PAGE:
As Fox Business reports, Adobe Analytics forecasts U.S. consumer spending of $189 billion online from November 1 to December 31, up 33% from last year. And a survey of I.T. decision makers by cybersecurity firm Tessian suggests that phishing attacks tend to be more prevalent around the holidays.
E-skimmers, which steal credit card details on shopping websites, already appear to be busy. Cybersecurity firm RiskIQ recently warned of a spate of credit card skimming attacks by MageCart, a consortium of hacker groups who target e-commerce sites.
Another popular tactic this year among cybercriminals is expected to be the use of phishing emails that appear realistically to be from Amazon, Best Buy, Walmart and other big retailers. The Better Business Bureau has also issued an alert about “Secret Santa” or “Secret Sister” scams that are currently circulating, a type of pyramid scam. The Retail Gift Card Association has cautioned against possible gift card scams, too, recommending that consumers buy gift cards straight from retailers and reputable brands.
The increasing use of online shopping amid the coronavirus pandemic has only widened the potential opportunity for cyber fraudsters. “That actually creates a unique environment for the scammers or hackers to kind of steal information,” Abhijit Nag, an assistant professor of Computer Information Systems at Texas A&M Central Texas, told local KXXV.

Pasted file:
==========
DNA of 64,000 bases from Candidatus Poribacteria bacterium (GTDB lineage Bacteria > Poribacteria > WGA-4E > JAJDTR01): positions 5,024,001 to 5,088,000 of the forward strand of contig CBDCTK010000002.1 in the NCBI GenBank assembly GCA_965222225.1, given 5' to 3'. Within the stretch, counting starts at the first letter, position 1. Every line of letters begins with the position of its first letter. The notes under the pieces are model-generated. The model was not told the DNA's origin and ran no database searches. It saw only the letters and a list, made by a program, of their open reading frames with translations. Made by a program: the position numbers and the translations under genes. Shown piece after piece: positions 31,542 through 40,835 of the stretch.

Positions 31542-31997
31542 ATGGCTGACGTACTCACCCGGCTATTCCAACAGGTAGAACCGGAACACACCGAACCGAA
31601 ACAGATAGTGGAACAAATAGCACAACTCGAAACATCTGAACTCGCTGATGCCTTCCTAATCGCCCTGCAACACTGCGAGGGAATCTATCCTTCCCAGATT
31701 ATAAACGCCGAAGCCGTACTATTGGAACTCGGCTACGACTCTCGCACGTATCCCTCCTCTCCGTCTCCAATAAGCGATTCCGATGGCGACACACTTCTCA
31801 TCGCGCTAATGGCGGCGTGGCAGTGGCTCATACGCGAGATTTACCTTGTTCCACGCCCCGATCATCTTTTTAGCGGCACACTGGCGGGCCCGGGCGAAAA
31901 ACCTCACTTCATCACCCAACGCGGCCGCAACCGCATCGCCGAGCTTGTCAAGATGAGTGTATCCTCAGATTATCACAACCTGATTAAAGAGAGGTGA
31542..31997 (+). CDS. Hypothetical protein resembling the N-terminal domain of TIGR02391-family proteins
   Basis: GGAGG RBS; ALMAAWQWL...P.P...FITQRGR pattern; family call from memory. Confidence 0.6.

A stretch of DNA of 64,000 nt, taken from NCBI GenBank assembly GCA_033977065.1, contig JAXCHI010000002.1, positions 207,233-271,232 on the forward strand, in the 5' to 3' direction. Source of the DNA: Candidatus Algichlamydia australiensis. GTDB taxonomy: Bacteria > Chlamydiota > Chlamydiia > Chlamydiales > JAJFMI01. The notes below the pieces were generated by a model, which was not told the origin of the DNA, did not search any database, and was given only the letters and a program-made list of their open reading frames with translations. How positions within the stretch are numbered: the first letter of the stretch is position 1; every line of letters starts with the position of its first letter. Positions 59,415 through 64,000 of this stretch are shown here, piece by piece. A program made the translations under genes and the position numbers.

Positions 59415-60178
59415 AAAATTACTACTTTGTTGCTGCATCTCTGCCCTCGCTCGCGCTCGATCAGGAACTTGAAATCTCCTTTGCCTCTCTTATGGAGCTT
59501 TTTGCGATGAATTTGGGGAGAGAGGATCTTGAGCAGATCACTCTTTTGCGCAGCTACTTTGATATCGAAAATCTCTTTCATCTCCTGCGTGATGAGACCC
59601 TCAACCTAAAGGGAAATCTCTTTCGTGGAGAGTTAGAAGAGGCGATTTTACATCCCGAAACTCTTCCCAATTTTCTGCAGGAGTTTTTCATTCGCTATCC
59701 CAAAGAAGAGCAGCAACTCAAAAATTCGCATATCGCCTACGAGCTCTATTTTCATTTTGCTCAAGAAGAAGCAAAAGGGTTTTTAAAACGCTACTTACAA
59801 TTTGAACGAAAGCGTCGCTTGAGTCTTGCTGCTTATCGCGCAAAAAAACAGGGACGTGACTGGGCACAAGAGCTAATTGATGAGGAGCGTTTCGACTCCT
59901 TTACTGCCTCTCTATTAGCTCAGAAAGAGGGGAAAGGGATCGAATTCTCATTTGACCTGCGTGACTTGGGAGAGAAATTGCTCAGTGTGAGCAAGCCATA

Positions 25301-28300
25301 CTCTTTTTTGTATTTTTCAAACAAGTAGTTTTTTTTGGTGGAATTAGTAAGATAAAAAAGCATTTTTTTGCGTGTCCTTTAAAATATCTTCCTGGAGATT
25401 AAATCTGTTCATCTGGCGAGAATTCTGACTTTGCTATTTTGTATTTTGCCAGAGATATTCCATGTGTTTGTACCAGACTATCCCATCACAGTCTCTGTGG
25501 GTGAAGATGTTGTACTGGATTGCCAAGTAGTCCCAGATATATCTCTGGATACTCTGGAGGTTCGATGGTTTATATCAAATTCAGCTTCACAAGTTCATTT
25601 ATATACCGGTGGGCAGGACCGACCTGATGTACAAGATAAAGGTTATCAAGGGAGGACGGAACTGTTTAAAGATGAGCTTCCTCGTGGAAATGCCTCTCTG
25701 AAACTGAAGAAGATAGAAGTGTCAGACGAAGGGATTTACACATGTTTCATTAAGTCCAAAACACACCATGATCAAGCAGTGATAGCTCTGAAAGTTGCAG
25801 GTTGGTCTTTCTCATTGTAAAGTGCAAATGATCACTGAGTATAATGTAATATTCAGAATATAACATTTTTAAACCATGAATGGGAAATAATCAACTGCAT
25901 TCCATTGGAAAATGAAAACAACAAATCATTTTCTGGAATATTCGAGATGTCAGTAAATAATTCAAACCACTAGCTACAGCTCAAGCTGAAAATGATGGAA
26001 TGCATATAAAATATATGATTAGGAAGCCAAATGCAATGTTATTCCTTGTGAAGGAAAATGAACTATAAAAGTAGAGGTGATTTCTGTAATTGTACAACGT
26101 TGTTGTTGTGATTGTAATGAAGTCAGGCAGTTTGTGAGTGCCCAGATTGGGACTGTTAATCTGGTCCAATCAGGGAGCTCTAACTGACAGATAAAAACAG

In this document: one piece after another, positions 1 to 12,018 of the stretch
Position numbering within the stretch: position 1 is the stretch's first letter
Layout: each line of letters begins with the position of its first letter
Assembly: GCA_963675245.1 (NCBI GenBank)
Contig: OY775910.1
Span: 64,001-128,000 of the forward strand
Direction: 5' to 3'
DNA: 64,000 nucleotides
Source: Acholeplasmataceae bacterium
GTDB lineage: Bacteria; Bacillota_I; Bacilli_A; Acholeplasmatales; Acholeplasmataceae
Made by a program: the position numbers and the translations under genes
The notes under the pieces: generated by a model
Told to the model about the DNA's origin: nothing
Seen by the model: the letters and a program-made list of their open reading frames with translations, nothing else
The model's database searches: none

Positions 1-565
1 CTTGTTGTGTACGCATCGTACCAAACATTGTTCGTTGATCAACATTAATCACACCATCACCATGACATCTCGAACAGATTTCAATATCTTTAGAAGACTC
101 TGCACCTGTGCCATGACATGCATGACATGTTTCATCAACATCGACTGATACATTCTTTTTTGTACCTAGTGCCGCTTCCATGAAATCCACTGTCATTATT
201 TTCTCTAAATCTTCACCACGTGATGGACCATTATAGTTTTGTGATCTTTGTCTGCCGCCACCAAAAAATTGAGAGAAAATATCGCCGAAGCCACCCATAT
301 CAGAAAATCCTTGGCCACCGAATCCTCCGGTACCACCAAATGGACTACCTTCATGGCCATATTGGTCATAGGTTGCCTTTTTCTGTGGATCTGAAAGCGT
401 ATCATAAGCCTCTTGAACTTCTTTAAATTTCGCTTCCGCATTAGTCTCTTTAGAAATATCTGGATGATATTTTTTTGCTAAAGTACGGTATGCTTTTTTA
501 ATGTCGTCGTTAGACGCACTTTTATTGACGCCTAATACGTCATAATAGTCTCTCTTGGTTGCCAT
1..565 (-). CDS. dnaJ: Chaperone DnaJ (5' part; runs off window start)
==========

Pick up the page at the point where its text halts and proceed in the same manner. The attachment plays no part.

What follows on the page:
The holiday shopping season has expanded, and cybersecurity risks have too. As GovTech.com notes, Black Friday and Cyber Monday have stretched into an entire “Cyber November,” as companies like Walmart and Target extend their deals, in some cases all the way through Christmas.
How are retailers responding? DarkReading.com recommends they thwart cybercriminals this holiday season by understanding the risk, implementing zero-trust protocols and looking at their e-commerce sites from a customer’s point of view.